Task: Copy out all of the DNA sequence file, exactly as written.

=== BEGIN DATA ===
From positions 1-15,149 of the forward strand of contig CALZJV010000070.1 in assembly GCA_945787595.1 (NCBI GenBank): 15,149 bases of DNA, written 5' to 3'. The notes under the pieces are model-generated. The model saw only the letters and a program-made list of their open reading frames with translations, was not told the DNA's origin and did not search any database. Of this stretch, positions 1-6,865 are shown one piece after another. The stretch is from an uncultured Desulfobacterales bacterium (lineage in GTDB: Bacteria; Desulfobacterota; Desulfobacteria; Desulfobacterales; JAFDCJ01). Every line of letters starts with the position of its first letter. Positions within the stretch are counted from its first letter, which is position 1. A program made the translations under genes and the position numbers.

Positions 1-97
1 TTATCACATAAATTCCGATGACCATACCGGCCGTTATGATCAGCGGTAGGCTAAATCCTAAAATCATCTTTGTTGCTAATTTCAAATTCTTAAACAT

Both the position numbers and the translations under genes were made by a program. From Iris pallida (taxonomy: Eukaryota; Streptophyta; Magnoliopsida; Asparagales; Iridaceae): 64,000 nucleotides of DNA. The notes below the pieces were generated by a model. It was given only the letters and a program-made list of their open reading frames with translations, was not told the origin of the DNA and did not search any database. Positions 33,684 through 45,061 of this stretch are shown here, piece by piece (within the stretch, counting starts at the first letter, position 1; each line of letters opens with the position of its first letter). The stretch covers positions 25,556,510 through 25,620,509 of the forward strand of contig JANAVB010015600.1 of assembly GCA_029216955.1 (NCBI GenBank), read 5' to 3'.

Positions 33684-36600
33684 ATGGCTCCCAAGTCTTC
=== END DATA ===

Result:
From positions 1-15,149 of the forward strand of contig CALZJV010000070.1 in assembly GCA_945787595.1 (NCBI GenBank): 15,149 bases of DNA, written 5' to 3'. The notes under the pieces are model-generated. The model saw only the letters and a program-made list of their open reading frames with translations, was not told the DNA's origin and did not search any database. Of this stretch, positions 1-6,865 are shown one piece after another. The stretch is from an uncultured Desulfobacterales bacterium (lineage in GTDB: Bacteria; Desulfobacterota; Desulfobacteria; Desulfobacterales; JAFDCJ01). Every line of letters starts with the position of its first letter. Positions within the stretch are counted from its first letter, which is position 1. A program made the translations under genes and the position numbers.

Positions 1-97
1 TTATCACATAAATTCCGATGACCATACCGGCCGTTATGATCAGCGGTAGGCTAAATCCTAAAATCATCTTTGTTGCTAATTTCAAATTCTTAAACAT

Both the position numbers and the translations under genes were made by a program. From Iris pallida (taxonomy: Eukaryota; Streptophyta; Magnoliopsida; Asparagales; Iridaceae): 64,000 nucleotides of DNA. The notes below the pieces were generated by a model. It was given only the letters and a program-made list of their open reading frames with translations, was not told the origin of the DNA and did not search any database. Positions 33,684 through 45,061 of this stretch are shown here, piece by piece (within the stretch, counting starts at the first letter, position 1; each line of letters opens with the position of its first letter). The stretch covers positions 25,556,510 through 25,620,509 of the forward strand of contig JANAVB010015600.1 of assembly GCA_029216955.1 (NCBI GenBank), read 5' to 3'.

Positions 33684-36600
33684 ATGGCTCCCAAGTCTTC